by Bishop Joseph Galante
Bishop of the Camden Diocese
We have been going through much change lately as we move to consolidate from 124 parishes to 70 in order to better serve six major pastoral priorities: the need for improved liturgy, lay ministry, the need for an increase in priestly vocations, developing outreach to young adults and youth, compassionate outreach to those who need assistance, and the desire to promote faith formation at all ages.
It has meant hard work, as pastors and lay people pull disparate communities together in service of the Gospel. Now the first fruits of those changes are beginning to emerge.
During these past few months, I have had the privilege, thanks to a series of deanery meetings held throughout the diocese, of listening to the stories of how our parishes are meeting our pastoral priorities.
So far, we’ve had seven of these nine scheduled meetings, which began in the spring and will end in the fall.
Even our deanery structure has been transformed to better respond to parish needs. Deaneries – groupings of parishes in a geographic area that work on common concerns – now better reflect the diversity of the diocese, culturally and economically, from the Ben Franklin Bridge to Cape May.
For example, there used to be a deanery that included just the Camden city parishes. Now those parishes have been placed into two deaneries, which also comprise many of our suburban parishes. The idea is that by sharing resources and insights, all can benefit from the diversity that is our diocese.
Happily, we’ve discovered that the new deanery structure is beginning to serve that purpose.
The deanery meetings I attended were basically comprised of reports from parish leaders who described their progress and obstacles in meeting our pastoral priorities.
I’m happy to report that there is a lot of concerted work taking place to meet the challenge of the pastoral priorities, both in newly-formed merged parishes as well as stand-alone churches.
I’ve been energized by what I’ve heard, as the deanery meeting process provides an opportunity for parishes to listen to one another and to learn from each other.
As an example: Our first meeting, held April 27, involved parishes from Deanery One, which includes sections of the city of Camden and its suburbs.
The city parishes described much of their compassionate outreach efforts. At the Cathedral of the Immaculate Conception, we learned that 200-300 bags of groceries are regularly distributed to the hungry. The newly-formed St. Josephine Bakhita parish brings together a diverse community of African-Americans and those of European and Latino backgrounds. St. Joseph Polish Church is using the Internet to connect with Polish Catholics throughout our region. Immaculate Heart of Mary Church, in Woodlynne, is host to a vibrant Vietnamese community, with a heavy focus on youth ministry, important in a community concerned about keeping the faith alive for an American-born generation. Blessed Teresa of Calcutta Parish in Collingswood is home to 23 ministries with more than 500 volunteers, emblematic of many of our lively, suburban parishes.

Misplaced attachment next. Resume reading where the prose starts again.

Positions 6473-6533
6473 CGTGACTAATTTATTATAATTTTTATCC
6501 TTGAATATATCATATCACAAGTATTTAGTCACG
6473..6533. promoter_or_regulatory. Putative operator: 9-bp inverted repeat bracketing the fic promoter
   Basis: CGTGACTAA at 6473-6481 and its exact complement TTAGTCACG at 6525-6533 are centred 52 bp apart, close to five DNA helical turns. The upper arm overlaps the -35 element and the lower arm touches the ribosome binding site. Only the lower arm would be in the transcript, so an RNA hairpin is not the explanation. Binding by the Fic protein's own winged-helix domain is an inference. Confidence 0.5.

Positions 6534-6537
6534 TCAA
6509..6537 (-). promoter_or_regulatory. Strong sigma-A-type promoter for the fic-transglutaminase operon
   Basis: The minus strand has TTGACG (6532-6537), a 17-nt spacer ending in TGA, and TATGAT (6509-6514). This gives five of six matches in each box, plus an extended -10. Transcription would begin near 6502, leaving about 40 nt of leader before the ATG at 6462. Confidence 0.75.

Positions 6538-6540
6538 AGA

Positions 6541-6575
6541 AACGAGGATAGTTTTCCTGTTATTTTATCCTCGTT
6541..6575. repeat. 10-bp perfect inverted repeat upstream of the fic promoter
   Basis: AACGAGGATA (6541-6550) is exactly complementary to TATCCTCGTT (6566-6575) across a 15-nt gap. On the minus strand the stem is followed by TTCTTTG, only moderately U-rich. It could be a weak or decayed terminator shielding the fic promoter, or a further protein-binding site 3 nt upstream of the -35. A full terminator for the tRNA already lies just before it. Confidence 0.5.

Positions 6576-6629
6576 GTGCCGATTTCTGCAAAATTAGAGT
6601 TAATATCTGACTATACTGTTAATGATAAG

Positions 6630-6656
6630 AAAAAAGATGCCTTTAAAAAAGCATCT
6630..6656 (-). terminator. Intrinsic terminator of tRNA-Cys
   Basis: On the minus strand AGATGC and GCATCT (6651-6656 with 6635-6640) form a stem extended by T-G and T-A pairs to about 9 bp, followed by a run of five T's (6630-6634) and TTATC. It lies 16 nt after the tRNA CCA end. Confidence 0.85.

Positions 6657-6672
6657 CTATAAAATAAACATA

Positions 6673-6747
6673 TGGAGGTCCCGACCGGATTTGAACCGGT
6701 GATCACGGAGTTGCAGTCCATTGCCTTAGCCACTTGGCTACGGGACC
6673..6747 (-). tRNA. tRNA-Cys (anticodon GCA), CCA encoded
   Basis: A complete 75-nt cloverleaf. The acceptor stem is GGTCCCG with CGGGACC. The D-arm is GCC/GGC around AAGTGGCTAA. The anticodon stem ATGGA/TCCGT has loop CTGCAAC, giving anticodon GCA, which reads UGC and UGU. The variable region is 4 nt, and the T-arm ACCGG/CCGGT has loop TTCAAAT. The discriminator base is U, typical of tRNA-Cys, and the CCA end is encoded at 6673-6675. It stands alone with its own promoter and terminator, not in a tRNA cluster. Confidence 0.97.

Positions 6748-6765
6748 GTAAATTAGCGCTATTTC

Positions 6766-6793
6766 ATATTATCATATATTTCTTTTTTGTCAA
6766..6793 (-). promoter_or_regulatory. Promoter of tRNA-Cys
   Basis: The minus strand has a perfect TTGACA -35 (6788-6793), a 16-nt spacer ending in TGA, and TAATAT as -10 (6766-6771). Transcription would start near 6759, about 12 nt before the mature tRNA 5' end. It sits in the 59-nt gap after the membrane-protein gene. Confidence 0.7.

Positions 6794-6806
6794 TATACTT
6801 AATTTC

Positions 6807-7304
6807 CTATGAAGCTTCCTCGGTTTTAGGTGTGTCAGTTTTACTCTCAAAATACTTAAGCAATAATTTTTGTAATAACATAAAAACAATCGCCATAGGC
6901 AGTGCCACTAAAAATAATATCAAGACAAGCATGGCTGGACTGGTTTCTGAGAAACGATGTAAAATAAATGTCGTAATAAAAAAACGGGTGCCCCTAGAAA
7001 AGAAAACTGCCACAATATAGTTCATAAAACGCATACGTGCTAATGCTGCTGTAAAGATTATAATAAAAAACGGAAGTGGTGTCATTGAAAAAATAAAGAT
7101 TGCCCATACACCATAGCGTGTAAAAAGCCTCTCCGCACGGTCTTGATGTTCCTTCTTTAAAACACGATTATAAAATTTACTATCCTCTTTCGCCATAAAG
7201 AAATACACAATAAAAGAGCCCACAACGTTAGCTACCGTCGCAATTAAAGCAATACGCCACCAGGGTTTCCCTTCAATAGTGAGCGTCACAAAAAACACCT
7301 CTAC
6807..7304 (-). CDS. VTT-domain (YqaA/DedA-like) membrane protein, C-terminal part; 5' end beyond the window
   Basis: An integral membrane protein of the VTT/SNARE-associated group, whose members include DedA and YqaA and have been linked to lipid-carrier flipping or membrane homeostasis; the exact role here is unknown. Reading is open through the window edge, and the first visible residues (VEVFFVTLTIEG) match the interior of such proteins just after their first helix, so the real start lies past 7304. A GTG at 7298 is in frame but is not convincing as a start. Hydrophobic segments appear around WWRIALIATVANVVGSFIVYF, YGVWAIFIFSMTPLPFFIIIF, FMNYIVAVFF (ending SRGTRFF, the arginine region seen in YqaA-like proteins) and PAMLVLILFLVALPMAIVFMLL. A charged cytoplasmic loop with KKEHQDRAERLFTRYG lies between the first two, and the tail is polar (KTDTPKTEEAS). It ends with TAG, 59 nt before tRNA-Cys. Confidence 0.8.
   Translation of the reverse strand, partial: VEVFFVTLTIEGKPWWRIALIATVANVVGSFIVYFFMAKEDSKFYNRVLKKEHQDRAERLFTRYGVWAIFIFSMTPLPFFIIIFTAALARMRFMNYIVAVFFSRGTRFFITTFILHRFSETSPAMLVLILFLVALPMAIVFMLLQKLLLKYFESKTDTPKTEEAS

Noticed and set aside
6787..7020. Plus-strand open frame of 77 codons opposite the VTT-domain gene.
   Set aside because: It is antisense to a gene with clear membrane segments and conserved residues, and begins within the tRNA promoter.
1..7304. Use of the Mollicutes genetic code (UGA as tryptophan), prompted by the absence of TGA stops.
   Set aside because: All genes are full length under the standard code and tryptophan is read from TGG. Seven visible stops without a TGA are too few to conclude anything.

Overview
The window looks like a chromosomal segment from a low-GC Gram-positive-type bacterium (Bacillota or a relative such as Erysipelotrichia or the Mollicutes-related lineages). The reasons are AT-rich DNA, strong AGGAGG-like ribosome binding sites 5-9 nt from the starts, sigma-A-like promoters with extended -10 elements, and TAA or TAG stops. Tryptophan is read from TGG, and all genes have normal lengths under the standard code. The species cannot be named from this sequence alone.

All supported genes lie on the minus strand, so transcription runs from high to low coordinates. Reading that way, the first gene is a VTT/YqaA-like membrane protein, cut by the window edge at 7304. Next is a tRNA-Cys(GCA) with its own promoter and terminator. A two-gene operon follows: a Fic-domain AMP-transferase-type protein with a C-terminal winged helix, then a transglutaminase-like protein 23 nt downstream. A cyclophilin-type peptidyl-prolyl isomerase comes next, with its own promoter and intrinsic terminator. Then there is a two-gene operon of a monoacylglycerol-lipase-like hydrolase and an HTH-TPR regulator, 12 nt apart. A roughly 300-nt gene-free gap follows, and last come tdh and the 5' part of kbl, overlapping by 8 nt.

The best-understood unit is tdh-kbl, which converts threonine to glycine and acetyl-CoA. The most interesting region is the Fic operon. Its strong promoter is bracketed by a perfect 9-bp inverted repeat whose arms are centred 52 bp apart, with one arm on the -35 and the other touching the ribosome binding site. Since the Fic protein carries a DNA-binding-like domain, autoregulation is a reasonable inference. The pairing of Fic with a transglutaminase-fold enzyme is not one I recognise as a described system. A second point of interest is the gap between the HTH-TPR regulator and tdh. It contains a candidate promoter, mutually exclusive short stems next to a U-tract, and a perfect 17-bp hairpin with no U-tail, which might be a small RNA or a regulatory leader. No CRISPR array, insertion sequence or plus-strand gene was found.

That was just a snippet from one of our deanery meetings. Other parishes, in other regions of the diocese, have told similar stories.
My general impressions:
There is a sense of interdependence exhibited by the parishes in each deanery. They recognize they have something to offer and receive from one another. Some of that is already happening as, for example, our city parishes offer our suburban parishes opportunities for social ministry and education on issues such as immigration. The participation of the laity at the meetings (most of the time, they gave the presentations) has been quite significant and is a reflection of the role they play in parish life.
Religious education remains a focus. What’s heartening is the embrace of the concept of lifelong faith formation, in which parishes have begun programs intended not only to educate children but also their parents and grandparents.
There is emerging a creative use of resources, as some parishes, particularly in areas such as youth ministry, look for ways to combine programs with neighboring churches. We look forward to more such efforts.
At the end of nearly every parish presentation, I’ve asked about Mass attendance. What they report is that in many of our merged churches, attendance is up, as people adjust to a new kind of parish life. Others report that their numbers remain stable.
I recognize we are just in the beginning stages of working on these pastoral priorities. But amidst our struggles as a diocese, change is happening. As your bishop, I am encouraged by what I have heard. We are at the beginning stages of a renewed vision of ministry. The credit goes to our pastors, religious, deacons and laypeople, working in unity to make a difference in better spreading the Gospel in South Jersey.